Australian Dietary Guidelines 0 – 5 years
Healthy Eating for 1 – 5 years
By providing your child with the recommended amounts from the Five Food Groups and limiting the food’s that are high in saturated fat, added sugars, and added salt; they will get enough of the nutrients essential for good health, growth and development.
Grain (cereal) foods, mostly wholegrain
- Foods from this group provide fibre, vitamins and minerals, carbohydrates and protein which are all important for energy, growth and repair of the body
- Wholegrain varieties provide more fibre, vitamins and minerals than refined foods
- Instead of choosing most serves as bread and breakfast cereal, also try to include rice, pasta, noodles, polenta, cous cous, bulghur, oats, quinoa
- When choosing breads, eat a wide variety including white, brown, wholegrain, mixed grain, rye and rolls, pita breads and other flat breads
One Serve = 1 slice bread, ½ cup cooked rice/pasta/noodles, ¼ cup muesli, 3 crispbreads
Children under five years of age require 4 serves per day
- Fruit is a rich source of vitamins, including vitamin C and folate. Fruit also provides carbohydrates, antioxidants and fibre
- Choose fresh fruit more often than juice, as it is higher in fibre. Dried fruit is nutritious and adds variety to a healthy diet, but its stickiness can contribute to tooth decay
- Canned fruit can be used as a nutritious replacement for fresh fruit, especially those varieties that are canned in natural juice or without added sugar
- For children 1 – 5 years dilute 100% juice 50:50 with water
One Serve = 1 piece of medium sized fruit e.g. apple, orange, banana; 2 pieces smaller fruit e.g. plums, kiwi; 30g dried fruit or 125ml fruit juice (no added sugar)
Children under five years of age require ½ to 1-½ serves per day
- Choose a wide variety of vegetables from week to week. Buy vegetables in season as these are the best value for money
- Use frozen and canned vegetables as an alternative to fresh. They are nutritious, often cheaper, quick and easy to prepare, easily stored and available in remote areas
One Serve = ½ cup cooked green or orange vegetables, ½ cup cooked dried or canned beans, 1 cup green leafy or raw salad vegetables
Children under five years of age require 2 ½ to 4 ½ serves per day
Lean meat and poultry, fish, eggs, nuts and seeds, and legumes/beans
- This food group provides a good source of protein, iron, zinc and B group vitamins. Iron carries oxygen in the blood and zinc assists the healing of wounds and in growth and development
- Choose a variety of meats and fish including beef, lamb, pork, kangaroo, chicken, turkey, duck, fish and shellfish. Choose lean meats and avoid frying or roasting in fat and oil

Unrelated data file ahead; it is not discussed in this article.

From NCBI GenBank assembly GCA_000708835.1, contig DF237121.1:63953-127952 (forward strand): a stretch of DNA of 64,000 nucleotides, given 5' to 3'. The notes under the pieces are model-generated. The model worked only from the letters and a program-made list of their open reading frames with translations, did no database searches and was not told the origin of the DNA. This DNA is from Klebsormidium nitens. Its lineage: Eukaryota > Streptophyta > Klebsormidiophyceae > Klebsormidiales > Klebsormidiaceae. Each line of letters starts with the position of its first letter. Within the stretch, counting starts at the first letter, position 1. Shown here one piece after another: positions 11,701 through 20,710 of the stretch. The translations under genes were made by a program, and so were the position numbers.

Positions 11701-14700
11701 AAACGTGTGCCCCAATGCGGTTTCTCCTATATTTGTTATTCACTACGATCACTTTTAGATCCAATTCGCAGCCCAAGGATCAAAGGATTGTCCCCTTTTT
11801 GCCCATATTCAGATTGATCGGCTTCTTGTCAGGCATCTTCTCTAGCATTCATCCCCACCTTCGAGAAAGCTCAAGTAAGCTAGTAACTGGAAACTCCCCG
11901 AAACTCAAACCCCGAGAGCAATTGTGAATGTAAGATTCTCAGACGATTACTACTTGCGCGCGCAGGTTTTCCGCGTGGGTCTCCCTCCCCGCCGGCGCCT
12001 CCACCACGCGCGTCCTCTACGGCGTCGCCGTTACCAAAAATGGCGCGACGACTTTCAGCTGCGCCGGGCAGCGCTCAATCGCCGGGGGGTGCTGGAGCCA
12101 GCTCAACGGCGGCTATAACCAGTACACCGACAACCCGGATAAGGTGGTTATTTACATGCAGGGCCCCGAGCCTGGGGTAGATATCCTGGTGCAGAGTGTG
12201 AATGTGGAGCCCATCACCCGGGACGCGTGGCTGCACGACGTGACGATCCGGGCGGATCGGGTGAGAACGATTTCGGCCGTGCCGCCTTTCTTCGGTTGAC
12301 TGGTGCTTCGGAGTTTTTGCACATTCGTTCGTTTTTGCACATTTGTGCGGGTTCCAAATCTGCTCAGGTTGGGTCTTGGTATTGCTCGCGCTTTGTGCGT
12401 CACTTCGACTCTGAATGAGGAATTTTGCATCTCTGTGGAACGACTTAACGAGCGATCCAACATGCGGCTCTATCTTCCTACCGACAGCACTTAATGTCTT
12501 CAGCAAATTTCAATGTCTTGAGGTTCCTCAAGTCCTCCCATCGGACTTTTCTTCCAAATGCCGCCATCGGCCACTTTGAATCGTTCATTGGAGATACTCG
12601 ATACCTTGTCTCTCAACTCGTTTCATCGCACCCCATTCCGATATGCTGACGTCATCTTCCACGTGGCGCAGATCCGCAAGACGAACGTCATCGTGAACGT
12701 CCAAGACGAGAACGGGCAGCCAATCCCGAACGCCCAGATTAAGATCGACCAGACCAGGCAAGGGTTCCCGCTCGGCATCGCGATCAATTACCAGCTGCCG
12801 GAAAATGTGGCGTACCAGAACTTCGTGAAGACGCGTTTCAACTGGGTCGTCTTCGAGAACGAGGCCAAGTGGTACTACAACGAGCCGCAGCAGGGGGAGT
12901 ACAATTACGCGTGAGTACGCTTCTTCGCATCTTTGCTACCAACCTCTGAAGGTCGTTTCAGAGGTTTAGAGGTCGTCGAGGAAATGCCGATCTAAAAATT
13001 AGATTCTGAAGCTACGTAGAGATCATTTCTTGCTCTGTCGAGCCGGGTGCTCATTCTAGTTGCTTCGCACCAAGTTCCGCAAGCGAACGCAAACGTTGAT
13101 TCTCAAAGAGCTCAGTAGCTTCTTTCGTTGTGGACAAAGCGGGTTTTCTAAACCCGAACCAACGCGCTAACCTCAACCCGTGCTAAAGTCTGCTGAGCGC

- If you are vegetarian or vegan, choose foods such as tofu, legumes, nuts and seeds from this group and choose wholegrain or wholemeal bread and cereals, as these foods are good sources of iron and zinc
One Serve = 65 cooked lean red meats such as beef, lamb, veal, pork, goat or kangaroo, 80g cooked lean poultry such as chicken, 100g cooked fish fillet, 2 large eggs, 1 cup cooked or canned legumes/beans, 170g tofu
Children under five years of age require 1 – 1 ½ serves per day
Milk, yoghurt, cheese and alternatives
- Foods in this group are an excellent source of calcium for healthy bones and teeth. These foods are also a good source of protein, riboflavin and vitamin B12
- If you don’t like drinking milk or eating yogurt and cheese, add milk or milk powder to soups, casseroles and sauces, add cheese to omelettes and vegetable dishes and use yoghurt with curries and in dips
- If you do not eat any foods from this group, include other foods such as sardines, tuna, salmon, calcium-fortified soy milk, lentils, almonds, brazil nuts and dried apricots as they also provide smaller amounts of calcium
One Serve = 250ml glass of milk or soymilk; 2 slices of cheese (40g); 200g of yoghurt
Children under five years of age require 1 – 2 serves per day
Healthy Eating for 7 – 12 months Olds
It is recommended that infants should be exclusively breastfed until around 6 months of age. If this is not possible, then infant formula should be used.
For all infants, recommended nutrient intakes are based on the nutrient profile of breast milk for infants up to 6 months and on estimates of the nutrients provided by breast milk or formula and complementary foods for infants 7-12 months of age.
Introduce first foods around 6 months, starting with iron-fortified infant cereal and/or iron rich foods such as pureed meat, followed by other foods from the Five Food groups.
A sample daily food pattern for infants aged 7-12 months is shown in the table below. This is a guide only as individual needs may vary. As you would expect, infants progressively increase the volume and variety of foods they eat during 7 – 12 months of age. Appropriate growth and development will help indicate whether food intake is at a suitable overall level for each individual infant.
Some serve sizes have been adjusted to account for the small amounts that may be consumed by infants at any one time, while common foods for this age group such as infant cereal have been included. Regular growth checks by a child health professional are encouraged.
|Food||Serve Size||Serves a Day||Serves a Week|
|Grain (cereal) foods||40g bread equivalent||1 ½||10|
|Infant cereal (dried)||20g||1||7|
|Yoghurt/cheese||20ml yoghurt/ 10g cheese||½||3-4|
The information in this article is used by permission of the National Health and Medical Research Council.